The National Academies of Science released a comprehensive report in 2003 that examined the state of the science in lie detection. After reviewing nearly a century of scientific data and reports and visiting polygraph units run by government agencies, the NAS committee found that polygraphs were prone to both false positives and false negatives.

"Its accuracy in distinguishing actual or potential violators from innocent test takers is insufficient to justify reliance on its use." In other words, polygraphs aren't accurate enough to be relied on as evidence.

Colorado sees jump in crime, national crime rates still dropping

How safe are we in America? How about in Colorado? Reports on the crime rates were just released by the FBI and the Colorado Bureau of Investigation (CBI). Colorado saw increases in both violent crimes and property offenses, the nationwide rates actually dropped, on average.

The crime rate is of crucial importance in criminal justice. When people perceive the crime rate to be high, they often argue for increased enforcement efforts, harsher laws and tougher sentences. These punitive measures are arguably ineffective and have been shown to disproportionately affect the poor and minorities. When people perceive the crime rate as low, they're often more open to less punitive reforms.

Is it double jeopardy when states try cases and then the feds do?

The Fifth Amendment to the U.S. Constitution contains the Double Jeopardy clause, which reads, "nor shall any person be subject for the same offence to be twice put in jeopardy of life or limb."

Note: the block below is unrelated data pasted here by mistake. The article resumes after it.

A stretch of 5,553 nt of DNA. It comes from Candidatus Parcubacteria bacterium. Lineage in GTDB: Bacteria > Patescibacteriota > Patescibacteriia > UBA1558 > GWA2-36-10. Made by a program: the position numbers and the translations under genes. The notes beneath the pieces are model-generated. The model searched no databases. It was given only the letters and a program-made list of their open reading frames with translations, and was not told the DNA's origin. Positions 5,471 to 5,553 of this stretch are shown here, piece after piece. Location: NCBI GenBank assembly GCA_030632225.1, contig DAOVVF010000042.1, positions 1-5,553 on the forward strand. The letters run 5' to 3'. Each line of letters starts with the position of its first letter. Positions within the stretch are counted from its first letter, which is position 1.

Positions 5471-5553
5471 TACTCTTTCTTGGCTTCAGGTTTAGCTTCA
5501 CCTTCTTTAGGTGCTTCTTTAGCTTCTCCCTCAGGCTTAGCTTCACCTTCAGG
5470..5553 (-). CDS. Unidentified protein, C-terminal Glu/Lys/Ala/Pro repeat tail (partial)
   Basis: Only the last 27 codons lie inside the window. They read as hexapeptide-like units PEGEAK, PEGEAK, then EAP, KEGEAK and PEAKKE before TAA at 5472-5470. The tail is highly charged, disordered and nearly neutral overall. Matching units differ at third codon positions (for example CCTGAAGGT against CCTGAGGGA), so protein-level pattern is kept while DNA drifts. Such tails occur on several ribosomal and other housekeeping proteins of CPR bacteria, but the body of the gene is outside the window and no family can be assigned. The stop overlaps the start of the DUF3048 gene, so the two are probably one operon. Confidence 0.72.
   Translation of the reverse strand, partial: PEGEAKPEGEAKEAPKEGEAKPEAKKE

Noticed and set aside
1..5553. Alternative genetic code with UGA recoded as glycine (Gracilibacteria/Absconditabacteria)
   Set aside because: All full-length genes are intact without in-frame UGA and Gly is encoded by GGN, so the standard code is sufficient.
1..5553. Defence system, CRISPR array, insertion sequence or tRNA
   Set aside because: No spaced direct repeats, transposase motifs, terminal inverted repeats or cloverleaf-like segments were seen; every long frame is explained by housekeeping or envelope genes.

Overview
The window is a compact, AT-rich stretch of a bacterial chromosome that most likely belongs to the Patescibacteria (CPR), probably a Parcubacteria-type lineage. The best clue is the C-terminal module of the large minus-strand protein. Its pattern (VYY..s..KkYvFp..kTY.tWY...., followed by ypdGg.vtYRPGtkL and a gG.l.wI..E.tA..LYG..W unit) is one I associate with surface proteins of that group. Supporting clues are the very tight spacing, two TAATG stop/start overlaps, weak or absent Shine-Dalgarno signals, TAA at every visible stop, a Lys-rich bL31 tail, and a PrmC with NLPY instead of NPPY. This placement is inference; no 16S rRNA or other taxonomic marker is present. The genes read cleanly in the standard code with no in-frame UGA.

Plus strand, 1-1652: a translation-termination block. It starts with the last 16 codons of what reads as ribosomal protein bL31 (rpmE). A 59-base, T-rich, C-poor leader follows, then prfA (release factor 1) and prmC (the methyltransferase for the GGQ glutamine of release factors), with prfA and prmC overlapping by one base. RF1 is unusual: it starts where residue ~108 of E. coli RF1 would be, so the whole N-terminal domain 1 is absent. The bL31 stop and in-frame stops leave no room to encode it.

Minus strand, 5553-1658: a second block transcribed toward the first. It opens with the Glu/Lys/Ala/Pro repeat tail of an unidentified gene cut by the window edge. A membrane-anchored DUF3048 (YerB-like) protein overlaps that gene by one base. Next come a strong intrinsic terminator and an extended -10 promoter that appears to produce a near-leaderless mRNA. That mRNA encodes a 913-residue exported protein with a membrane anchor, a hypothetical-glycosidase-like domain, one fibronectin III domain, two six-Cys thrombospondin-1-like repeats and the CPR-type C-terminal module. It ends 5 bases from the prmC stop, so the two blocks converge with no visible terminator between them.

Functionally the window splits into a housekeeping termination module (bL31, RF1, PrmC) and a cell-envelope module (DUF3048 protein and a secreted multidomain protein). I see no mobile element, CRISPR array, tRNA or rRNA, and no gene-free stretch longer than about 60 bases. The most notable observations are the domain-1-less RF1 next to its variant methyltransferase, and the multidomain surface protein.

The Double Jeopardy clause is meant, in part, to keep prosecutors from getting "two bites at the apple." In other words, it is meant to keep prosecutors from using a first trial to find out the defense's strategy and to iron out any difficulties before going forward with a second trial.

Unprecedented crackdown on hazing by Air Force Academy

When colleges or universities discover an alleged rule violation that could also be considered a crime, they typically have a choice in all but the most serious types of offenses. They can refer the case out to local police and process the case as a violation of school rules, or they can handle the allegations internally through their administrative discipline process without referring it to law enforcement. Both are serious, but referral out to law enforcement can result in criminal prosecution.

For military cadets, the local prosecutor could be the military. Recently, and for the first time in its history, the U.S. Air Force Academy announced criminal charges had been filed against cadets rather than the situation being handled as a disciplinary matter. Two seniors are now facing federal felony charges of dereliction of duty and obstruction of justice. The charges stem from a hazing incident in 2017. They are facing up to five years behind bars.

New conviction integrity unit taking shape in Boulder County

In March, Boulder County District Attorney Michael Dougherty announced the creation of a conviction integrity unit in the county which will review criminal cases for signs that defendants are actually innocent. Since then, his office and local criminal defense lawyers have been working to create review criteria and an application process.

The unit will consider any Boulder County case where the defendant has credible evidence that they are not guilty of the crime they stand convicted of. It generally will not consider cases involving legal or procedural errors, which can be appealed relatively straightforwardly.